Log jam technology restoring flood damaged creeks

Log jam technology restoring flood damaged creeks

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23-Jul-2015

“Engineered log jams” are being used in South East Queensland to stabilise creek banks and protect high value farmland in Warrill Creek following the January 2013 floods. 
 
Pioneered in the US, engineered log jams were first used in Australian 15 years ago with great results in New South Wales, central Queensland and also the Mary River Catchment*. 
 
So what are they and how do they work? 

“Engineered log jams are designed to emulate what we find naturally in streams,” explains Dr Andrew Brooks from the Australian Rivers Institute at Griffith University. 

“In natural rivers, a series of logs would normally fall into a creek and dig themselves into the bed, causing a jam, hence the name. These logs then accumulate other debris and sediment on top of them and become very resistant over time,” he said.

“All we are doing is emulating that principle, and making sure that they are in the right place to have the maximum benefit for stabilising banks, deflecting the flow away from the banks, and at the same time creating wonderful habitat.”

“The logs are really important from an ecological point of view because they create pools and provide complex habitat that fish and many other critters love”.

Andrew started his career studying the effects of logs in natural river systems and first came up with the idea of designing log jams nearly 15 years with American scientist Dr Tim Abbe.

“We are taking all those basic principles of how they function in nature and using them to design an engineered structure to create a channel stabilisation strategy.”

8-10 m logs are stacked criss-cross to slow and deflect the water flow to protect creek banks and farming land during floods. 

Julie Donaldson at her property with co-owner and friend Gerard.


Logs are keyed deep into the ground so that the surface is only a part of the actual structure, similar to an iceberg.

“We also coincide the building of these structures in conjunction with a major revegetation exercise, planting a series of native trees and shrubs along the creek,” Andrew said.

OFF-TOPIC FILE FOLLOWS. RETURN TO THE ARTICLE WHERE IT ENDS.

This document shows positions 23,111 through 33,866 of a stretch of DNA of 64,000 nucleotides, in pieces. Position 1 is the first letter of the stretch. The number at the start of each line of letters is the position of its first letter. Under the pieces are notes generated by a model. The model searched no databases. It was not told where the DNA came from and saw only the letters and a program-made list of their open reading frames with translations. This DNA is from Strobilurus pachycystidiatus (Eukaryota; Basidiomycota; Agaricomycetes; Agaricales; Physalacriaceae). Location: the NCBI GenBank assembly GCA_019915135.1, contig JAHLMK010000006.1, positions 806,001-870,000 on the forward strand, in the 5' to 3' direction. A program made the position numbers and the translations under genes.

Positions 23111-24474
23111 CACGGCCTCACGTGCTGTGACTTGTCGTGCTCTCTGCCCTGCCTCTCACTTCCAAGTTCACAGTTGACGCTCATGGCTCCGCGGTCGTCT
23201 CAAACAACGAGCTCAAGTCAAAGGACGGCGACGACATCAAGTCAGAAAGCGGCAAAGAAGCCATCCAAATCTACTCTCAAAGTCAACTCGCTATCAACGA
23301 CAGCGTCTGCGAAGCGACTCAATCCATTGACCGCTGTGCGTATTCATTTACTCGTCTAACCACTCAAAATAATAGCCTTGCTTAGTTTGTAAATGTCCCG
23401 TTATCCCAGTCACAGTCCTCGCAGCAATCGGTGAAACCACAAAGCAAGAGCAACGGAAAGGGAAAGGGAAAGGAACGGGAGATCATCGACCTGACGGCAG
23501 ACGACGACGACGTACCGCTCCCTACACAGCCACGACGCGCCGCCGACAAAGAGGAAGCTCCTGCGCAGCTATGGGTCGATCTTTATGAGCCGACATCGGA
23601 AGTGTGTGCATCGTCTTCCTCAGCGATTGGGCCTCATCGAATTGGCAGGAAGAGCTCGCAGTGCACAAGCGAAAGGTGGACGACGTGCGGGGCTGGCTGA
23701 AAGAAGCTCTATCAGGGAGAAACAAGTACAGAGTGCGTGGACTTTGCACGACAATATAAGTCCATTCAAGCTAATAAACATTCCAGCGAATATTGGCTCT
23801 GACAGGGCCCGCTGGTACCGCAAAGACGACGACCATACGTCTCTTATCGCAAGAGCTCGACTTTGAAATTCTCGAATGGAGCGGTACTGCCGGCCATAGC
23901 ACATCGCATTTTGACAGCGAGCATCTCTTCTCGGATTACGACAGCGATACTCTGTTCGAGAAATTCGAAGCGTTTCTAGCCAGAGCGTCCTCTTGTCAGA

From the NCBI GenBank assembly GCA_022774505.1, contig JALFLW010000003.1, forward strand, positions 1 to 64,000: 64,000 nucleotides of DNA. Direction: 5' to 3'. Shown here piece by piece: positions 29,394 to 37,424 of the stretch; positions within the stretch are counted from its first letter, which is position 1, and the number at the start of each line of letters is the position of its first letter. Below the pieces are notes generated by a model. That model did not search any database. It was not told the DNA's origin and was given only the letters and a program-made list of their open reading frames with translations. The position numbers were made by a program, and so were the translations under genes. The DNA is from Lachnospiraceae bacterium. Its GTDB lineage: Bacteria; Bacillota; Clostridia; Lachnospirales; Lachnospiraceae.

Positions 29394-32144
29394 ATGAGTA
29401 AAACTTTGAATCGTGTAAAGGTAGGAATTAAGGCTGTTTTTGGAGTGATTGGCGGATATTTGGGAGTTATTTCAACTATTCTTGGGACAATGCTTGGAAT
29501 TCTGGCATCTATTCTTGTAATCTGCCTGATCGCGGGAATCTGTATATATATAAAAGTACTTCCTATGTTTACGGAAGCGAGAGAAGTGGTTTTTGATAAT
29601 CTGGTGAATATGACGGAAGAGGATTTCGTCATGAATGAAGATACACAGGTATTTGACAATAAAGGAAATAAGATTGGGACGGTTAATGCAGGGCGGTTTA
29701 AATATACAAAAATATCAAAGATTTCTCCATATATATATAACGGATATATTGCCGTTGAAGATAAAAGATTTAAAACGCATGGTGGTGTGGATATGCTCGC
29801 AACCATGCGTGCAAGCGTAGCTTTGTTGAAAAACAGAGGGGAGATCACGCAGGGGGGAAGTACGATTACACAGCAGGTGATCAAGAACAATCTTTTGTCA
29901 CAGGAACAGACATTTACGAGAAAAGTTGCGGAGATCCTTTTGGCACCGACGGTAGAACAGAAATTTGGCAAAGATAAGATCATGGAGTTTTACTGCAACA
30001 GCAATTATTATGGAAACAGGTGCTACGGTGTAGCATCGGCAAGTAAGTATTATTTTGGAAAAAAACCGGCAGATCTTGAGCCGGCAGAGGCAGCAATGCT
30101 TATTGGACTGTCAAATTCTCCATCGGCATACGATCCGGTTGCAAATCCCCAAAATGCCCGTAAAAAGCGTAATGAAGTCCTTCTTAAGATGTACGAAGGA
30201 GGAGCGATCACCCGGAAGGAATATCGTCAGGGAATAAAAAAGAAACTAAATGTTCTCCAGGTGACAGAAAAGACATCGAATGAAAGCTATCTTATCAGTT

“This is also an important step to help stabilise the creek bank as the roots of the plants do a great job in holding the creek banks together.

“What the engineered log jams do though, is to buy some time to enable the trees and shrubs to grow up so that they can take over the stabilising role in the longer term”, said Dr Brooks.

So far 13 log jams have been used for the first time at various locations in South East Queensland coordinated by SEQ Catchments, thanks to funding from the Queensland Government’s Healthy Country Program. 

Julie Donaldson who co-owns a farm close to Tarome in the Fassifern region with her partner and good friends, has recently had four of these log jams installed on their property. 

“I grew up on a Dairy farm in the South Burnett area and I was very keen to come back to the land,” she said.

“It’s a mixed use property with some cattle grazing, crop production of sorghum, mung beans and soya beans, as well as protected areas for revegetation. 

“We’ve had the property for 14 years and when we bought it was quite overgrown with weeds and Lantana.

“So far we’ve planted nearly 20,000 local species plants and it’s great to now see how birds and wildlife are increasing in numbers.

“We’re used to summer floods when the creek rises quickly as we are high up in the catchment. But January 2013 was different with the prolonged amount of rain causing the creek to rise suddenly and take away even old mature trees along the creek. We lost quite a bit of land along the creek banks in several places.

“Initially we were looking for some technical advice to fix up the damage, but then the opportunity came up to be part of this pilot log jam project.

“We hadn’t heard about log jams before, but it sounded so logical and sympathetic to nature’s way of protecting the creek banks. It seemed like a great fit for us.

“So far we’ve had four log jams put in on our property right in the bend of the creek and we hope that they slow down the fast flows and protect this vulnerable spot along the stream.” 

Simon Warner, CEO of SEQ Catchments, says that it is great to see this type of innovative technology protecting farm land and restoring degraded waterways in the region. 

“The log jams are not only enhancing the immediate creek ecosystem by providing habitat for aquatic animals and protecting revegetation efforts, but are also stopping huge amounts of sediment being washed downstream to Moreton bay,” he said.

**For more information about how they were used in the Mary River Catchment please visit: 

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